Young professional perspective: Affordable housing crisis calls for open minds, looser zoning
America is facing a housing affordability crisis. The causes of this crisis are well documented: reduced housing supply, long-term repercussions from the Great Recession, and COVID-19, among other issues, each contribute to the lack of affordable homes available across the country.
Springfield is no exception. The National Association of Realtors estimated that housing affordability in the Springfield Metropolitan Area declined almost 11 percent in 2018. This trend continued as Springfield experienced an increase in housing prices of 10.8 percent in the last year alone. Statistics help quantify the problem, but readers will recognize this fact through their own experiences: it’s tough to buy an affordable house in a good location in Springfield right now.
Housing affordability is especially problematic for folks who are just now buying their first homes, starting families, and building wealth. Bloomberg recently estimated that folks born after 1980 own homes at significantly lower rates than their parents did at the same age. The lack of affordable housing is a central driver of that problem. While the causes of the lack of affordable housing are numerous, the solutions are not ellusive. And one great place to start addressing the issue is by getting rid of the NIMBYs.
“Not in my back yard,” or “NIMBY” is a characterization of people who oppose proposed developments in their local area, or similarly support strict land use and zoning regulations to prevent the construction of affordable housing. NIMBYs are empowered, especially locally, by strict zoning rules that prevent developers from developing affordable housing developments without pursuing a costly public-rezoning process without any guaranteed outcomes. These restrictions are, unfortunately, effective deterrents to many developers who would otherwise wish to build affordable housing developments in Springfield. And NIMBYs consistently succeed in blocking developments that would increase Springfield’s housing supply and help drive down prices.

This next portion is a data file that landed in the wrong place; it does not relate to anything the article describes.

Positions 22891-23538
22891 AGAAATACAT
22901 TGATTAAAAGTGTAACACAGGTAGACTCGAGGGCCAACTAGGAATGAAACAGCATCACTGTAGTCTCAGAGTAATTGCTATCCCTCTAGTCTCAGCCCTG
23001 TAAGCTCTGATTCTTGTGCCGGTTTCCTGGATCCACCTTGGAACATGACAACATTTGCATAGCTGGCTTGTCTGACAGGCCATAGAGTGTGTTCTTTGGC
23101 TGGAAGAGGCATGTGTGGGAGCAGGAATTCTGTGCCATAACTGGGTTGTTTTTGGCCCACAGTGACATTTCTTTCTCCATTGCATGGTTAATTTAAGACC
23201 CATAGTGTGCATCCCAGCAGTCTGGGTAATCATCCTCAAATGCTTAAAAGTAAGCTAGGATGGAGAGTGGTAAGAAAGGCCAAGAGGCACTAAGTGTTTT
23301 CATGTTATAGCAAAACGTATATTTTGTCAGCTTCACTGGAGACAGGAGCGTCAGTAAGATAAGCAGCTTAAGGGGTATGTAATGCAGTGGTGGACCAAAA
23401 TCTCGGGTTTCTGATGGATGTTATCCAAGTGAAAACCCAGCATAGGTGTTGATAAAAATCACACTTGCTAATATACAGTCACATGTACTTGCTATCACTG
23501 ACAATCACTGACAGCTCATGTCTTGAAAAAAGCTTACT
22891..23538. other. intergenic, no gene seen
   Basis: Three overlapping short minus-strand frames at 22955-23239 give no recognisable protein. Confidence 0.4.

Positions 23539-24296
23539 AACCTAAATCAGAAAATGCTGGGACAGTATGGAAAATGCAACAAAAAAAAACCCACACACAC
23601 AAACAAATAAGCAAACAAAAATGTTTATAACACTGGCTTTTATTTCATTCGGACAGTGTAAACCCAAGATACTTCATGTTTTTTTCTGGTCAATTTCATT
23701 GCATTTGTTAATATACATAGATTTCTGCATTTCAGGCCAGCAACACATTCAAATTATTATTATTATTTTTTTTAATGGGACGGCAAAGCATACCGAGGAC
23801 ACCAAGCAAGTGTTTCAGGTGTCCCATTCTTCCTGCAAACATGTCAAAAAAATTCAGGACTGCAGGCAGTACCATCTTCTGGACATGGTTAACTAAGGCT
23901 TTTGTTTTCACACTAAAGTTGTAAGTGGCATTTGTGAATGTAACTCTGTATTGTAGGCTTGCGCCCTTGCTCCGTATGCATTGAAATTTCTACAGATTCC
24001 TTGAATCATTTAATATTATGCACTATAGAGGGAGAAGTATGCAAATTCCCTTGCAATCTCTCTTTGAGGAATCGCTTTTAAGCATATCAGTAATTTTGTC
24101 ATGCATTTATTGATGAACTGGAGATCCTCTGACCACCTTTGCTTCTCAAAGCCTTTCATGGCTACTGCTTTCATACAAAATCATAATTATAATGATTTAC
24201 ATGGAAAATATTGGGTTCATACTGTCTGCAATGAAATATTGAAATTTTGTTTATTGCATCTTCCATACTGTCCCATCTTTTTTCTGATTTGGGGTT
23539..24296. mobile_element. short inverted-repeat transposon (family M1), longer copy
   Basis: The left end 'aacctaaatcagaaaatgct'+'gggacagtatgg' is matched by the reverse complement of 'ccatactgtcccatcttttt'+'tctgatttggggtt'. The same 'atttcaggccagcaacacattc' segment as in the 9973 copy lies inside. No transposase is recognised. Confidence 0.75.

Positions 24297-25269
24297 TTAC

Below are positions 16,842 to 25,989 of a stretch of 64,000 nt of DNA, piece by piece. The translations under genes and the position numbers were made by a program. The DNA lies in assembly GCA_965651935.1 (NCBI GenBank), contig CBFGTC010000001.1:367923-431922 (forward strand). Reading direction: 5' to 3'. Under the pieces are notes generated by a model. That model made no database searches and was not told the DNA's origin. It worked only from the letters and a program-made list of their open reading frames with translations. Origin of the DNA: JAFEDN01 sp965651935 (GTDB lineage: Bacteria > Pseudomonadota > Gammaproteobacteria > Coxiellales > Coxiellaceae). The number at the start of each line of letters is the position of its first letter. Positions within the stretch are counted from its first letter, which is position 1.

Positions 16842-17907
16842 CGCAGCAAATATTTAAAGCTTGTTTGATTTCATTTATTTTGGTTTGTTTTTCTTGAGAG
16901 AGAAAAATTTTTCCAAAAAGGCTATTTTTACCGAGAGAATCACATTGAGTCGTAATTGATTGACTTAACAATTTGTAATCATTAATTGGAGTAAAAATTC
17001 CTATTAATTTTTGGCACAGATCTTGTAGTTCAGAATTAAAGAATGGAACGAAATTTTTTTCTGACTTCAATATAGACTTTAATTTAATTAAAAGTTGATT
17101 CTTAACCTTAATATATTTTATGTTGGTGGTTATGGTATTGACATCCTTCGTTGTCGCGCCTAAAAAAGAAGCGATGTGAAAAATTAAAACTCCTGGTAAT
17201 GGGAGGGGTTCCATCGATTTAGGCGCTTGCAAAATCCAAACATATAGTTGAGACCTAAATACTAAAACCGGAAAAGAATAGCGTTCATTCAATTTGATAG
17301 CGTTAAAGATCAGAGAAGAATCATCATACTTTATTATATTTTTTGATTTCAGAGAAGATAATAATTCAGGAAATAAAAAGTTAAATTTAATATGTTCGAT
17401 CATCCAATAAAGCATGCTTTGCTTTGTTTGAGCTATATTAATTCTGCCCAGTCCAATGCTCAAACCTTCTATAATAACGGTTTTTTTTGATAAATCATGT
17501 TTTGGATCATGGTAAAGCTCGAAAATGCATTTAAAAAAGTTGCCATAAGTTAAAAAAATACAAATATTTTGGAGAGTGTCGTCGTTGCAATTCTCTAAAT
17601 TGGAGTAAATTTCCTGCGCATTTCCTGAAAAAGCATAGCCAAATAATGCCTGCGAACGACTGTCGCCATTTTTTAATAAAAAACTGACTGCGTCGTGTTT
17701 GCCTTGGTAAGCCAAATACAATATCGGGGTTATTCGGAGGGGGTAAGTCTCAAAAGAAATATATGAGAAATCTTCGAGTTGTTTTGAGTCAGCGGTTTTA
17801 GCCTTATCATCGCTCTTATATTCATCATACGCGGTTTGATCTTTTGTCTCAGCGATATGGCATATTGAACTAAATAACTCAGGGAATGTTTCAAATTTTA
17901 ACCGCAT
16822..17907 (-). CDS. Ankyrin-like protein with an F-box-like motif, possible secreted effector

Recently, though, other areas of the country have begun to loosen zoning restrictions to enable construction of more diverse housing types. Oregon, for example, recently passed a law that enables Oregon developers to circumvent single-family zoning restrictions and authorizes the construction of multi-family housing to increase the housing supply. In other places around the country, municipalities have expanded the use of “by-right” zoning to alleviate the need for owners to obtain conditional use permits or variances for developments that otherwise comply with existing zoning rules. These innovative approaches show real merit, and they should be considered in Springfield.
Passing new zoning rules that make it easier to construct multi-family housing projects in desirable parts of the city would simultaneously drive down housing costs, encourage younger families to choose Springfield to live and work, and attract new investment in our area. To make those necessary changes, we need more than just changed regulations, we need people to adopt a more pro-development mindset. If we stop saying “not in my back yard,” and start saying “yes, build that in my neighborhood,” we can ensure Springfield is a more affordable place to live for everyone.
Ben Shantz is a trial attorney with Spencer Fane LLP and is a member of The Network’s leadership council.